Senior management of publicly held entities and their auditors have an increased incentive to employ this software since the SEC announced its increased use of cutting-edge visual analytic software to improve the speed with which it can identify financial statement fraud and audit failures (Mary Jo White, Testimony before the U.S. Senate Appropriations Subcommittee, May 14, 2013). Unfortunately, many audit and forensic practices have not embraced the opportunity to adopt this software due to perceived cost-effectiveness issues. Visual analytics’ intuitive functionality and ability to efficiently conceptualize complex data may nonetheless result in lower training costs than IDEA and ACL, as well as comparable licensing fees.

In addition, unstructured text data—which is not created and stored in a predefined, standardized format and thus to a large extent cannot be analyzed by IDEA, ACL and visual analytic software—has exploded in growth and can provide additional clues as to the existence of material fraud schemes. For example, many individuals appear willing to reveal sensitive and incriminating narrative and pictorial data in supposedly private communications and social network postings that they would not consider disclosing in a financial report or a business meeting. Other types of unstructured data include corporate memos and e-mails, PDF files, social media postings, and audio and video files.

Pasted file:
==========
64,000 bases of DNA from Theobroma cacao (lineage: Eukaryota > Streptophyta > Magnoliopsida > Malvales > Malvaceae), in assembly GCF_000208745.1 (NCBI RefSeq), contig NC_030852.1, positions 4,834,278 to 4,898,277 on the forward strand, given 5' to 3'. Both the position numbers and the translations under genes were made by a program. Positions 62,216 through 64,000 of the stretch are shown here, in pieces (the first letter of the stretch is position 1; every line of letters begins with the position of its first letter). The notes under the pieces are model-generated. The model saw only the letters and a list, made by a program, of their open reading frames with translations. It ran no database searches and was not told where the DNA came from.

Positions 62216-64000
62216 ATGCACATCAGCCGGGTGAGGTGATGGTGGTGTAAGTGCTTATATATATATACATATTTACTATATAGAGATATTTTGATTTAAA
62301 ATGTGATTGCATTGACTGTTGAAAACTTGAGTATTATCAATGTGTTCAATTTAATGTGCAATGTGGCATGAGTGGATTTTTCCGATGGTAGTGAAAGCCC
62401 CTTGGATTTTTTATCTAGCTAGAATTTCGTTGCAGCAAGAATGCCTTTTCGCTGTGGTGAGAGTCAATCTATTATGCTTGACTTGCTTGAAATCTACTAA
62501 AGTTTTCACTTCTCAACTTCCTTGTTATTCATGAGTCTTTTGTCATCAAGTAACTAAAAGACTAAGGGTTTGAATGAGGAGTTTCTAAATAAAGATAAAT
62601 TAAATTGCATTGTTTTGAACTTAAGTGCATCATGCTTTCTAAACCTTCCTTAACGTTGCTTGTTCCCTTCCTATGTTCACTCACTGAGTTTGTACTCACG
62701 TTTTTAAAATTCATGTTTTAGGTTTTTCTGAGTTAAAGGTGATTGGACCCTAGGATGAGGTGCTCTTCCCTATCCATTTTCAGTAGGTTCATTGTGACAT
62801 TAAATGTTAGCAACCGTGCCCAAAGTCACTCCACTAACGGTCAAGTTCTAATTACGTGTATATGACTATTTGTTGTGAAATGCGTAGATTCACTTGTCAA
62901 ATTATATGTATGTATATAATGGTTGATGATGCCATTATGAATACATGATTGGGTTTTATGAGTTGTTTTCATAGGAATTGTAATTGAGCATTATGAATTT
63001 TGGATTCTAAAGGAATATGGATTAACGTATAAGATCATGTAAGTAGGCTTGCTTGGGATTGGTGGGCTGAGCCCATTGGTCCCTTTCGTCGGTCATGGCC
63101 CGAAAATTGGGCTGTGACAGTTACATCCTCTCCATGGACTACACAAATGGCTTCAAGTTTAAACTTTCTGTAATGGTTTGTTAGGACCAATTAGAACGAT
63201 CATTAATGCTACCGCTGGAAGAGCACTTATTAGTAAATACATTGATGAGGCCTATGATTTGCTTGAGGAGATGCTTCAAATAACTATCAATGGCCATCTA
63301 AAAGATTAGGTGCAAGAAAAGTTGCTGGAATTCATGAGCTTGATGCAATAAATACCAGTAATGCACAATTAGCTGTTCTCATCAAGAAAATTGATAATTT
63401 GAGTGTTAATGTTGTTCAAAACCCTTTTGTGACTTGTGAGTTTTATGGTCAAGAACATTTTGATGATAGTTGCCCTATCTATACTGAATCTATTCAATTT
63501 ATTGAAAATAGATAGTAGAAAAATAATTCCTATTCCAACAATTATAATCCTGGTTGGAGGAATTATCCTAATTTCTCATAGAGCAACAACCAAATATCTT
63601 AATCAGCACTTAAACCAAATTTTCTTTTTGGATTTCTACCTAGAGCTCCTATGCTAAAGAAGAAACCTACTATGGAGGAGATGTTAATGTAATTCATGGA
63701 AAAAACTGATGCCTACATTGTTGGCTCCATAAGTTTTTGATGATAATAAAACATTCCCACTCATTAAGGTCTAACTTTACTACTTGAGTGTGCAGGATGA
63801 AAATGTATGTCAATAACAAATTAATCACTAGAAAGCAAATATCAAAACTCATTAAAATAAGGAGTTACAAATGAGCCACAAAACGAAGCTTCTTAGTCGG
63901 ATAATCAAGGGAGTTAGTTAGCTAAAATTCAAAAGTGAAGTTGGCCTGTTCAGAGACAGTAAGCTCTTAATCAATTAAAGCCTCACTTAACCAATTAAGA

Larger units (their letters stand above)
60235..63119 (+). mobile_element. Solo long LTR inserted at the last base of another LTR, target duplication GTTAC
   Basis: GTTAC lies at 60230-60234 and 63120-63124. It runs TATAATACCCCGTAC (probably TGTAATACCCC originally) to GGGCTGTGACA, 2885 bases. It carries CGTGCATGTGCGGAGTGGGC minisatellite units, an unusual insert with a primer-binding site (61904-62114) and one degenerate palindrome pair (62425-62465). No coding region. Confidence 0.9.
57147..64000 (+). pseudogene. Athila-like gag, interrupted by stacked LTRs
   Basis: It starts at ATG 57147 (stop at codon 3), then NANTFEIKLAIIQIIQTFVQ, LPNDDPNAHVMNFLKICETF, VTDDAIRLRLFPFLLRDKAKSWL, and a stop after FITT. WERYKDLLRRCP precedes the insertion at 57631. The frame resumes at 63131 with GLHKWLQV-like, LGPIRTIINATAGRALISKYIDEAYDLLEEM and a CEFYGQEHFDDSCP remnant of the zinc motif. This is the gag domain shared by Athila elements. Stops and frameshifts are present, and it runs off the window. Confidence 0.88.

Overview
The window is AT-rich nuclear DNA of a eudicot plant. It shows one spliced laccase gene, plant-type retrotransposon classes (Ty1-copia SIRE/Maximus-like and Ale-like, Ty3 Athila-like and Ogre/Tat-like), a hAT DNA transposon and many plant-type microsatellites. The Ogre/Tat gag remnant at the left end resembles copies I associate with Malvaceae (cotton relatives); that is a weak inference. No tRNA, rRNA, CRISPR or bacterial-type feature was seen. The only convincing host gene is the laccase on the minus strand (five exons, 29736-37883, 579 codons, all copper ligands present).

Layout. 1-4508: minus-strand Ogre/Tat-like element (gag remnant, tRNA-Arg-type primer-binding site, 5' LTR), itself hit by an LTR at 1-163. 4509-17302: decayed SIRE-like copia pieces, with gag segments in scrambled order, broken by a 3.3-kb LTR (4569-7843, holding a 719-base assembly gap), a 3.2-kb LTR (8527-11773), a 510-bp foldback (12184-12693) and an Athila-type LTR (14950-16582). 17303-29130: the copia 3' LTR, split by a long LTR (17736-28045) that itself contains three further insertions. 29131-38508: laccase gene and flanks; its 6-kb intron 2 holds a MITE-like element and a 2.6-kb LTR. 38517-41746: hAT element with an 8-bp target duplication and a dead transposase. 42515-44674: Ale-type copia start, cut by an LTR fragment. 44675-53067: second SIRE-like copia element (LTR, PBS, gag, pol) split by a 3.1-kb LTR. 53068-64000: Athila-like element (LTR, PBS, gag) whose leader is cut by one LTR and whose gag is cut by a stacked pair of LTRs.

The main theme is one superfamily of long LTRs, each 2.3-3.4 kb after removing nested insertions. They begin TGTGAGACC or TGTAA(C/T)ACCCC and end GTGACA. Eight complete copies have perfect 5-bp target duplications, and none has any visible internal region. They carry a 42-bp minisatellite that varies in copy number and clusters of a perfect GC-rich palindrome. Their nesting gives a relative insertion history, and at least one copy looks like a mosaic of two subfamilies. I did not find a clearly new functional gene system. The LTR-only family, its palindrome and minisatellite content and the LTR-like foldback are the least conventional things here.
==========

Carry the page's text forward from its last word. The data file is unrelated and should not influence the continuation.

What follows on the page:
Forensic practices should seriously consider implementing text analytic capabilities. Audit practices also may benefit from an awareness of text analytic capabilities and consider applying them to high-risk engagements. Text analytic licensing costs, however, may be substantially higher than those for IDEA, ACL, and visual analytic software.

IDEA and ACL Software

It is worth noting that IDEA and ACL have recently developed basic unstructured text analytic capabilities, such as the ability to import and analyze PDF and plain text files for rules-based keywords that have been found in the past to be highly correlated with fraud schemes. IDEA’s “looping search” addon and ACL’s core software package offer this capability. Searching massive unstructured databases for such keywords may be a potentially fruitful initial application of text analytics.


ActiveData for Excel


  • Substantially lower licensing cost


  • Imports only Excel files; cannot import ERP relational database files
  • Imports only a limited amount of data
  • No “read-only” capability, only audit logs

ActiveData for Office


  • Lower licensing cost


  • Cannot import ERP relational database files
  • Imports more data than ActiveData for Excel and MS Access, but not as much as IDEA/ACL
  • No “read-only” capability, only audit logs

Microsoft Access


  • Substantially lower licensing cost


  • Cannot import ERP relational database files
  • Imports only a limited amount of data